One of the main concerns seniors have, according to Lee, of CBD is a fear of “getting high.” Many don’t realize that CBD, especially an oil without any THC, isn’t intoxicating. (All the experts Herb spoke to for this story, however, stressed that small amounts of THC are best for alleviating pain.)
Another fear seniors and their caretakers have is dizziness, which can increase the chance of falling. It’s a concern my family expressed to me upon hearing I had given Medzmama a bottle of “weed” oil; our matriarch fell recently in the middle of the night and my uncle had to break into her house at two in the morning to help her back into bed.
But even in Tikun Olam’s study, only 9.7 percent of seniors experienced dizziness. The other main adverse effect was dry mouth, which affected 7.1 percent of patients. But it’s important to note, many of these participants were smoking cannabis flower, some strains high in THC, so these adverse effects could be reduced or avoided by consuming oils or capsules, especially those high in CBD.
Despite all of this, one significant barrier to seniors accessing cannabis products remains: many don’t know about it. This was certainly the case for Medzmama, who would have never heard of CBD or thought to try a cannabis-based medicine if her tsakugas didn’t work in the legal cannabis industry.
That’s why Lee founded the Rossmoor Medical Marijuana Club (RMMC), one of the largest clubs for seniors to educate themselves on medical pot. Totally free of charge, the RMMC meets on the second Tuesday of every month, usually drawing crowds of nearly 200 people. Situated in one of the largest active senior living communities in California with nearly 10,000 residents, RMMC is Rossmoor’s second largest club and boosts the highest turnout, proving seniors are curious for more info.
Further south in the Golden State in Laguna Woods, Orange County, an area with a median age of 75, an Israeli health care and research company Niamedic—which has had a lot of success providing cannabis to seniors in Israel—will soon open its first clinic in America.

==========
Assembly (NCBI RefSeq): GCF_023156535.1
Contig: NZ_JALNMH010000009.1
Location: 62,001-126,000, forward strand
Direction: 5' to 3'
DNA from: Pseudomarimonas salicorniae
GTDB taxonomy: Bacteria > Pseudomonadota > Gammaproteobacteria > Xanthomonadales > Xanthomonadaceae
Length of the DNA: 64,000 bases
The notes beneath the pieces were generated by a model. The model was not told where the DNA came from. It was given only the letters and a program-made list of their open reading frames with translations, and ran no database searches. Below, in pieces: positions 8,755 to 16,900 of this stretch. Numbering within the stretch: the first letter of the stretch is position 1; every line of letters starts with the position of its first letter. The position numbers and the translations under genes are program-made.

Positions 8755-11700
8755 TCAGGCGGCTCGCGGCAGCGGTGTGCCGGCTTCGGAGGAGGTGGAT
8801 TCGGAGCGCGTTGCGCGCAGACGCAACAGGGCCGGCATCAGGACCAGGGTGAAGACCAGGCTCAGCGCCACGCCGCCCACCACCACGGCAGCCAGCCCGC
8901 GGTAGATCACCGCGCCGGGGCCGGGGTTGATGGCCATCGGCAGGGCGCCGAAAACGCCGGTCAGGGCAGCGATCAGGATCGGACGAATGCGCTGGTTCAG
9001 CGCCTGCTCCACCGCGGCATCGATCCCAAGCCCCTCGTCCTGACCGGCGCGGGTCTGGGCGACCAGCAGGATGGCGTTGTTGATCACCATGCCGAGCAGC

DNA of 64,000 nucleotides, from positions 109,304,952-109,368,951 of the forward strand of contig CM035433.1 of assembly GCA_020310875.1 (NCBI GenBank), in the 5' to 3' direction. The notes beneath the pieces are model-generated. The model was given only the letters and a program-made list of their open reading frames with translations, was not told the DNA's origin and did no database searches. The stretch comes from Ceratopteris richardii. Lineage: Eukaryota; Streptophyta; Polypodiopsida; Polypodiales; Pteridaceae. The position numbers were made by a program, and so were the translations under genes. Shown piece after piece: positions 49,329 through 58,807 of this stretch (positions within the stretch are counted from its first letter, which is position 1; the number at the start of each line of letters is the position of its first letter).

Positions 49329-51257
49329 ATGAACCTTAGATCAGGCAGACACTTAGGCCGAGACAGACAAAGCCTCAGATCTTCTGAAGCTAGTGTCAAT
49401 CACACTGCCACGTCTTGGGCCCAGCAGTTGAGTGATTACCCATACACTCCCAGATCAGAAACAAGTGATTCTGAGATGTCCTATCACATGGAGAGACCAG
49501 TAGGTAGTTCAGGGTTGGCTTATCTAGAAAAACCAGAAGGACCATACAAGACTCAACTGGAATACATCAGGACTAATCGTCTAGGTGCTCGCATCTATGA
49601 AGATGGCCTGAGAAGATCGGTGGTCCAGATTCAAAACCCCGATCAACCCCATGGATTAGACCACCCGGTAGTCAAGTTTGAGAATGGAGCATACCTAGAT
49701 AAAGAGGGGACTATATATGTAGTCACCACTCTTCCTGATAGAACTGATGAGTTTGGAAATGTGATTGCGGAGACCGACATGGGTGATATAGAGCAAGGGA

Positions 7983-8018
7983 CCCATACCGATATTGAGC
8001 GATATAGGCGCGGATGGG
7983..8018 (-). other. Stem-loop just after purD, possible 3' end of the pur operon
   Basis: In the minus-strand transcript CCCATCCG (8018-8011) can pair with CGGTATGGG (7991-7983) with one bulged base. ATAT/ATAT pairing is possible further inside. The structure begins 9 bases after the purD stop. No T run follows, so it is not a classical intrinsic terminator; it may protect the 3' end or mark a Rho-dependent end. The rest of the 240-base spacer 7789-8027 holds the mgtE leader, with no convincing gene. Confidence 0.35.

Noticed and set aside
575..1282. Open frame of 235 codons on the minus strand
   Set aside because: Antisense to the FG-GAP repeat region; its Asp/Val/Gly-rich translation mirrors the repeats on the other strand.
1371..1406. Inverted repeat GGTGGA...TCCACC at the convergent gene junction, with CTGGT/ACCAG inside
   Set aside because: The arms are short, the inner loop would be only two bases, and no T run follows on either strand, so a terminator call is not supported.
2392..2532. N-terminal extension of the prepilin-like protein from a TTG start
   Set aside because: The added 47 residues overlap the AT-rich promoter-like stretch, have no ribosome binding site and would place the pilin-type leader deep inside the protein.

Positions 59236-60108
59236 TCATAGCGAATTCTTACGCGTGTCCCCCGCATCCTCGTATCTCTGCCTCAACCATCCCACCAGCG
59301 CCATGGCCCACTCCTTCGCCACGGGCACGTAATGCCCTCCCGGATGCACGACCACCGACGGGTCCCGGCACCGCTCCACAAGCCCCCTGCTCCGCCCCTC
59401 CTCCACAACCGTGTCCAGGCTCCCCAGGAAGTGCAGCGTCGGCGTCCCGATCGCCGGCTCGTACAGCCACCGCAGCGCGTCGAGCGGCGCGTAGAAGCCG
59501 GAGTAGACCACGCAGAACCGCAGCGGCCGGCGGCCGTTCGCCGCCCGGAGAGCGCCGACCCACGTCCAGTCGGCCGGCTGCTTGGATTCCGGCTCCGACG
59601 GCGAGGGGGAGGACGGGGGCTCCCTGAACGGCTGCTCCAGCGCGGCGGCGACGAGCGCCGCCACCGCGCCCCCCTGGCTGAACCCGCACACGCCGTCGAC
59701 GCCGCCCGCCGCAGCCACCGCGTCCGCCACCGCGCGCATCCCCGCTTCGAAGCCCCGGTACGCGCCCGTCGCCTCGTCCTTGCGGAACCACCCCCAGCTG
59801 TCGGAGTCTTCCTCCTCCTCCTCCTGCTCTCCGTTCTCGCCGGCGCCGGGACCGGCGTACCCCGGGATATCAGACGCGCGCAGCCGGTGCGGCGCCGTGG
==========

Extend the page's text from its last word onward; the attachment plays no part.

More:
For the same cost as a typical private doctor’s office visit, elderly patients will get a full medical assessment in order to be provided with a “comprehensive cannabis treatment plan.” Treatment plans will consist of recommended strains, products and dosing for particular ailments, and will include weekly follow-up calls for a month to make sure the medical cannabis is working without adverse effects.
“We want to show that there’s a better way to get older,” Alon Blatt, Niamedic’s Business Development Director tells Herb. With the help of cannabis, Blatt says, Niamedic has helped seniors in Israel treat many different ailments at once without many side effects—and improve their quality of life by doing so.
Perhaps most miraculously, CBD not only treats the symptoms of getting older but is also showing promise in helping protect the brain from degenerative diseases like Alzheimer’s too. This is something that’s been on my mind a lot lately while spending time with Medzmama this summer; her memory isn’t what it used to be. She can still be sharp and funny, but more and more I see her struggle to remember little things, like what day of the week it is or how to cook her classic Armenian meals.
One evening this summer after spending almost a month at her house, I ran upstairs to fetch a roll of paper towels, a process that can take her 10, 15 minutes. When I reached the top of the stairs, I heard a noise in the bathroom and saw the sink had been running for hours. I switched it off, but tears rushed to my eyes. I know it’s a little thing to forget, but I’m leaving in a few days for another six months and I don’t know how many things she’ll forget until then.
Although cannabis and CBD for seniors hold a lot of promise, what elderly folks like Medzmama really need is a cannabis clinic, like Niamedic. She needs a medical professional to help her do the trial and error and figure out what works, by checking in regularly and keeping track of her vitals. But she lives alone in Queens, New York, and there’s nothing like it nearby. So for now, I’ll keep calling her to check in, hear the old neighborhood gossip, and remind her to take her CBD.